Sea Shepherd Commits to Sending Ship to Tuvalu to Support Police Patrols Against Illegal Fishing

Wednesday, 10 May, 2023

Sea Shepherd Global has signed a historic Memorandum of Understanding (MoU) with the government of Tuvalu, committing to send a ship to the South Pacific island country to support law enforcement efforts to combat illegal, unreported and unregulated (IUU) fishing through at-sea patrols.  

Under the MoU, signed by the Honorable Simon Kofe, Tuvalu’s Minister of Justice, Communications & Foreign Affairs, the 54.6-meter vessel Allankay will accommodate a detachment from the Tuvalu Police Service with the authority to board, inspect and arrest fishing vessels engaged in criminal activity in the sovereign waters of Tuvalu. 

In 2021, Minister Kofe addressed delegates to the COP26 climate conference from a podium where he stood knee-deep in the Pacific Ocean, in order to highlight the threat that rising sea levels pose to South Pacific nations from the frontlines of the climate emergency. 

Illegal fishing also poses a threat to Tuvalu as more than 50% of the economy depends on fisheries. 

In recent years, satellite imagery has spotlighted the presence of so-called ‘dark vessels’ operating in the waters of Tuvalu. A ‘dark vessel’ is one that is not transmitting their position through a mandatory location transponder, likely in an attempt to elude authorities and fish illegally. 

“Use of the Allankay will allow the government of Tuvalu to make such intelligence actionable, as the ship has the range and endurance to allow for law enforcement agents stationed on board to control the entirety of Tuvalu’s maritime space. We know that there are operators out there fishing illegally, and we are honored to provide the platform that allows for these criminals to be arrested and brought back to Funafuti to face justice.”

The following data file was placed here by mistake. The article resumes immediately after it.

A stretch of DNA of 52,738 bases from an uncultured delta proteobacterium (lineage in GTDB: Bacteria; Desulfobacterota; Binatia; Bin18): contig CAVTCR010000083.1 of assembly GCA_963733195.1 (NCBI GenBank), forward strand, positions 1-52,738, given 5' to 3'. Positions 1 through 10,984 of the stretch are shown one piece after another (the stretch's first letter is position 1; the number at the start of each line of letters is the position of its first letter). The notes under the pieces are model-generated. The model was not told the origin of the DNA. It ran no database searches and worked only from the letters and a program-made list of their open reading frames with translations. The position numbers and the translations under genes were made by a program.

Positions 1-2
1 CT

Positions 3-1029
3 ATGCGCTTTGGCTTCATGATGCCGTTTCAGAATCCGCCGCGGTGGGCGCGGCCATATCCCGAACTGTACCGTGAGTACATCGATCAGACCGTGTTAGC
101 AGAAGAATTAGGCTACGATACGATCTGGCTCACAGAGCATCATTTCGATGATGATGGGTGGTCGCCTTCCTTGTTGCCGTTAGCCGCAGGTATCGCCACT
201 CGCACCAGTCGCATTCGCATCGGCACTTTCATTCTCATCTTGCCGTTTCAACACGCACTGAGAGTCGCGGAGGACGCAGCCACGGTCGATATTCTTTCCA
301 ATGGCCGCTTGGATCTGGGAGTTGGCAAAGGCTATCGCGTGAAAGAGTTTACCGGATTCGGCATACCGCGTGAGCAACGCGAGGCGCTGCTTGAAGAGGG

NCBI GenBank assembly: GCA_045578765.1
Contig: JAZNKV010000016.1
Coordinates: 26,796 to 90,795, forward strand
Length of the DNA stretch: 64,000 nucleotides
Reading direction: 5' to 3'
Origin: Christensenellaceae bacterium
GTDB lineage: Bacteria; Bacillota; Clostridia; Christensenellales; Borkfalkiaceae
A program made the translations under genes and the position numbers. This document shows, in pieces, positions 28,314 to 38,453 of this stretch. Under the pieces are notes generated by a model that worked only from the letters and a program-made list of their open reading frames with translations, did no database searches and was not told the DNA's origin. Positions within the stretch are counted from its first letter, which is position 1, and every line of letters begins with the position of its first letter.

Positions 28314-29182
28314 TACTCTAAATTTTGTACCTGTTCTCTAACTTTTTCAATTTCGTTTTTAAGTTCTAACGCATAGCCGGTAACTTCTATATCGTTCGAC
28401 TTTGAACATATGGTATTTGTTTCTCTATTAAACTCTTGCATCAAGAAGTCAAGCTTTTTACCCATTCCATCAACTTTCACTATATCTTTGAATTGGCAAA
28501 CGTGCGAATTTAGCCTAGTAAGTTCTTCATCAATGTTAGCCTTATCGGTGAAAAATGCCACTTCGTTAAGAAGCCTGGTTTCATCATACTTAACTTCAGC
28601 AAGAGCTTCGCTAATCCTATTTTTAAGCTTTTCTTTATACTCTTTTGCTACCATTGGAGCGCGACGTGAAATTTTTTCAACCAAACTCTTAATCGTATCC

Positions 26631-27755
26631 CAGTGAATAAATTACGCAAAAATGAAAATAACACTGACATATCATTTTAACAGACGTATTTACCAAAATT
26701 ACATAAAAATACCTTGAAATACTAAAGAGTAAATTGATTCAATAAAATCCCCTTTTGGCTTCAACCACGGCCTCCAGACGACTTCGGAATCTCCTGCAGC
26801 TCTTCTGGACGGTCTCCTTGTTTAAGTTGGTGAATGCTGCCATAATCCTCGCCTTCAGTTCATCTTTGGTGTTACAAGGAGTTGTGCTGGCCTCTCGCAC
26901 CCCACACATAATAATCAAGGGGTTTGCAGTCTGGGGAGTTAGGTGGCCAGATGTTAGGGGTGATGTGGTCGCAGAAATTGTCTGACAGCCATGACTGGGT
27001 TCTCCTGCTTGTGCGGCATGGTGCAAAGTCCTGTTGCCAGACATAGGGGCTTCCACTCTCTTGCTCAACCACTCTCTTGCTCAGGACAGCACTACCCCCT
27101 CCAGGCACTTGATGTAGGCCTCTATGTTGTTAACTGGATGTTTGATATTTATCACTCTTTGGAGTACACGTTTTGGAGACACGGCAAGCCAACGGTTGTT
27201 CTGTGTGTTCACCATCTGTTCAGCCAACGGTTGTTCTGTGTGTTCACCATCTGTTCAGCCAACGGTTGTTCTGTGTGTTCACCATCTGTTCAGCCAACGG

Peter Hammarstedt, Sea Shepherd Global’s Director of Campaigns.

Ambassador Shivshankar Nair, the Government of Tuvalu’s Envoy for the Oceans, Climate Change and The Commonwealth, contacted Sea Shepherd Global after learning of the conservation successes in the Central African country of Gabon, where Sea Shepherd Global has been working for seven years.  

Sea Shepherd Global is grateful for the introductions made by the Honorable Professor Lee White, Gabon’s Minister of Forests, Oceans, Environment and Climate Change. 

 Ambassador Nair determined that the innovative approach of providing vessel support to countries with the political will to combat illegal fishing was a natural fit with Minister Kofe’s dynamic leadership on conservation issues, and facilitated communications. 

Since 2016, Sea Shepherd Global has collaborated with governments around the African continent, assisting eight country partners—Gabon, Liberia, Tanzania, The Gambia, Benin, São Tomé and Príncipe, Sierra Leone and Namibia—to arrest 85 vessels for illegal fishing and other fisheries crimes. 

“Sea Shepherd Global is excited to bring a model that we know works to the South Pacific for the first time. We know the impact of these patrols. In the places where we work, illegal fishing has been largely eliminated. We are proud to support the leadership of the government of Tuvalu in the fight against illegal fishing”, said Alex Cornelissen, Sea Shepherd Global’s CEO. 

Allankay is being provided at no-cost to the government of Tuvalu. 

Minister Kofe addresses delegates to the COP26 climate conference in 2021 (photo: Tuvalu Ministry of Justice Communications and Foreign Affairs)
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